I head over to Saugerties, another artsy town along the Hudson and linger in its sweet shops and cafes. Lucky Chocolates delivers what I need–a chocolate Buddha filled with caramel and Himalayan sea salt. What other chocolaterie crafts edible French bulldogs? The real question though, is how could you eat something so precious?
Movie scouts, listen up. You should film something in Tivoli. It’s quite possibly the sweetest little town in New York. I walk past the book shop, the vegetarian cafe, the colorful Mexican restaurant, the corner laundromat and half-wonder if real people live here. Its small, four-way intersection has stop signs, no lights, and is the hub of the town–the type of place where your waiter yells out to the guy walking by, “You got a haircut!” then continues taking your order.
The library, located in a renovated fire station, is open on Friday nights for neighborhood kids to gather and make stuff. Couples bike through town on old-fashioned bikes and precocious kids order their steak quesadillas medium-rare. I realize later that Bard is down the street. The waiter at Santa Fe tells me that yes, real people live here, some families, some professors, some students who attend Bard and some who never leave. The restaurant has the requisite twinkly lights. The porches are reminiscent of New Orleans or Savannah. The street signs are funky. Gardens are in bloom. When I visit the restaurant later in the week, the waiter comes over to say hello, like we’re old friends. I really like it here.
My friends give me a hard time because I don’t have curtains on my windows. They’re just . . . too much. Yes, I suppose someone walking by could see me half-naked, but the chances are slim because I live across from a cemetery. I’m cool with ghosts checking me out. So when I arrive at my vacation rental and see a wall of windows, I am in heaven (ironically, where all the ghosts are). It’s like staying in the Philip Johnson Glass House. The only difference is that my house is not in the middle of the country so when it’s lights out on vacation, it’s the darkest darkness I’ve ever seen. Fireflies are welcome little flashlights.
As you might imagine, it’s also very quiet, aside from moths batting themselves against the windows and really, really big beetles that hurl themselves at the door so fiercely it sounds like someone is knocking. Which is a scary thought in the middle of the night. In the middle of nowhere. Insect static aside, the quiet and stillness are welcome in a world filled with noise. And serendipity being what it is, I happen upon a fantastic podcast, On Being with Krista Tippett and the first episode I hear is an interview with Gordon Hempton, an acoustic ecologist trying to preserve the few remaining quiet places in the world. The man really listens. Also, is that not the coolest job? Anyway, he doesn’t define quiet as the absence of all noise, but the absence of man-made or non-natural noise. Even in the quiet woods there are leaves rustling and water dripping and birds singing. I hear it all this week.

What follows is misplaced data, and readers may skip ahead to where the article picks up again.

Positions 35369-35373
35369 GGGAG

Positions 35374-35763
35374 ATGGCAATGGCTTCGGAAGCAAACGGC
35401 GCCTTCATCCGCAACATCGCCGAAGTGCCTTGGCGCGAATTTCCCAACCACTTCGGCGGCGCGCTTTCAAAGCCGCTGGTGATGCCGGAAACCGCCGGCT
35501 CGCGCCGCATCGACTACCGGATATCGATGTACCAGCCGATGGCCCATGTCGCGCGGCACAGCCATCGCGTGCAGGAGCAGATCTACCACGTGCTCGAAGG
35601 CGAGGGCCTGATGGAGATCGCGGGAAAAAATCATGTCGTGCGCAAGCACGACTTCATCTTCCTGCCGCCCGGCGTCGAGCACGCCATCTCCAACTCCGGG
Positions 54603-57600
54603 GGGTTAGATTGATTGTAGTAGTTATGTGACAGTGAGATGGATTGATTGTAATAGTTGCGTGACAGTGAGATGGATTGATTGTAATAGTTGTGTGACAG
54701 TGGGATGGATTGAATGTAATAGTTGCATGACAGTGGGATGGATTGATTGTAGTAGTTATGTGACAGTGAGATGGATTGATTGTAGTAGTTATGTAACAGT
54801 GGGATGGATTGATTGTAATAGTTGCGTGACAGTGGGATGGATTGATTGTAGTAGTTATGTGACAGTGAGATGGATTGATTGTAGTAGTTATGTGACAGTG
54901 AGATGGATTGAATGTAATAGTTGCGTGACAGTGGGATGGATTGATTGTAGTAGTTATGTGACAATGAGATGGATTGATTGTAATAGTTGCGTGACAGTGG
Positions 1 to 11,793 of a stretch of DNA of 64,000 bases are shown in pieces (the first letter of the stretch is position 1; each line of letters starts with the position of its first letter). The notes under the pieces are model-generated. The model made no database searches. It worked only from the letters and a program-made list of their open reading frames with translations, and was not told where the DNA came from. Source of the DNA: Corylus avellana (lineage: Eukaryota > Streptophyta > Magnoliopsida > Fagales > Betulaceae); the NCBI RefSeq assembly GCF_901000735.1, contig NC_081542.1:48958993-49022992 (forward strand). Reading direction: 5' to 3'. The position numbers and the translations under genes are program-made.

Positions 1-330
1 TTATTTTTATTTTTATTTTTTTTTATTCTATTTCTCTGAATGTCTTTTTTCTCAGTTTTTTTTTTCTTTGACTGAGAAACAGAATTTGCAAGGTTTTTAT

The same view at night. And this is with an exterior light on.
The daylight trickles in, dampened by thick tree cover that keeps the house cool in the midst of a heat wave. Maple roams the house sniffing everything, while I appreciate the well-appointed house and its mid-century modern charm. I pretend that I live there, enjoying the Bose system and walk-in shower, and devour weeks of New York magazine. I’m stealing a lot of their ideas–an old hospital cart that holds toiletries, taxidermied animals that are not as creepy as they sound, and this fantastic suitcase idea:
I have a suitcase, books and magazines too. This will happen pronto.
Maple finds it is coolest on the washer
Why didn’t anyone tell me about the Hudson River Valley? What a beautiful, well-kept secret. Now that I’ve brought it to your attention, visitors by the millions will flock there–aside from Manhattanites who do seem to know about it, buying up old homes in towns along the river and renovating them into stylish weekend retreats. I rented a house in Red Hook for my birthday week, packed up the cat (no, into the crate) and headed west. A mere three hours later, we turned onto a dirt road with no street sign, signaled by a row of mailboxes on the main road, and bumped a slow mile to the end and where the house stood nestled in the deep woods. A deer welcomed us into the yard, then bounded away down to the creek flowing under an old trestle bridge. The place promised solitude and darkness and delivered both. The instructions said to bring a flashlight if arriving after dark; had I arrived in the dark, I probably wouldn’t have made it halfway down the road before turning around, terrified.